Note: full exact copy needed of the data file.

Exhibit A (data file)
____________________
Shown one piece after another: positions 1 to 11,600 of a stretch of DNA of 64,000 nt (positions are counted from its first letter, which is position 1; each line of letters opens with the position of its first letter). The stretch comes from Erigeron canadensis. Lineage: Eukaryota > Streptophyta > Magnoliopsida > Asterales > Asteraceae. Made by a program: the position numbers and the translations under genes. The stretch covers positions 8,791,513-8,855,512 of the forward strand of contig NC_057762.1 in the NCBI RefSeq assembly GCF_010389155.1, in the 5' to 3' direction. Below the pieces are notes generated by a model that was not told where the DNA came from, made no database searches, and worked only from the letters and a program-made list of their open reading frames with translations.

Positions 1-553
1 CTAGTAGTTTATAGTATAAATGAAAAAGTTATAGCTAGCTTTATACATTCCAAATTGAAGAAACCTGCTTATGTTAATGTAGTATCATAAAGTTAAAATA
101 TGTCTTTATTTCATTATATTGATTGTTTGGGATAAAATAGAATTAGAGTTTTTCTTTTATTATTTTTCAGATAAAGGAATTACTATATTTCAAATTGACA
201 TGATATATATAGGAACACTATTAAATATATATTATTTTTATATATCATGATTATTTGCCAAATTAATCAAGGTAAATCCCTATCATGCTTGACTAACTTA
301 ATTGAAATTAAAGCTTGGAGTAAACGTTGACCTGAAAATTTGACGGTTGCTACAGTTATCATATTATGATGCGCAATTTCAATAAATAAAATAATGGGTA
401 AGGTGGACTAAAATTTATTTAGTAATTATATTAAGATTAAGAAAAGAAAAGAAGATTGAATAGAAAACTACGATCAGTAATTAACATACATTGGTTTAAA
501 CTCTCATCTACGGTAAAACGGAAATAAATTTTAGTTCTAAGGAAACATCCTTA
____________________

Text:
Shown one piece after another: positions 1 to 11,600 of a stretch of DNA of 64,000 nt (positions are counted from its first letter, which is position 1; each line of letters opens with the position of its first letter). The stretch comes from Erigeron canadensis. Lineage: Eukaryota > Streptophyta > Magnoliopsida > Asterales > Asteraceae. Made by a program: the position numbers and the translations under genes. The stretch covers positions 8,791,513-8,855,512 of the forward strand of contig NC_057762.1 in the NCBI RefSeq assembly GCF_010389155.1, in the 5' to 3' direction. Below the pieces are notes generated by a model that was not told where the DNA came from, made no database searches, and worked only from the letters and a program-made list of their open reading frames with translations.

Positions 1-553
1 CTAGTAGTTTATAGTATAAATGAAAAAGTTATAGCTAGCTTTATACATTCCAAATTGAAGAAACCTGCTTATGTTAATGTAGTATCATAAAGTTAAAATA
101 TGTCTTTATTTCATTATATTGATTGTTTGGGATAAAATAGAATTAGAGTTTTTCTTTTATTATTTTTCAGATAAAGGAATTACTATATTTCAAATTGACA
201 TGATATATATAGGAACACTATTAAATATATATTATTTTTATATATCATGATTATTTGCCAAATTAATCAAGGTAAATCCCTATCATGCTTGACTAACTTA
301 ATTGAAATTAAAGCTTGGAGTAAACGTTGACCTGAAAATTTGACGGTTGCTACAGTTATCATATTATGATGCGCAATTTCAATAAATAAAATAATGGGTA
401 AGGTGGACTAAAATTTATTTAGTAATTATATTAAGATTAAGAAAAGAAAAGAAGATTGAATAGAAAACTACGATCAGTAATTAACATACATTGGTTTAAA
501 CTCTCATCTACGGTAAAACGGAAATAAATTTTAGTTCTAAGGAAACATCCTTA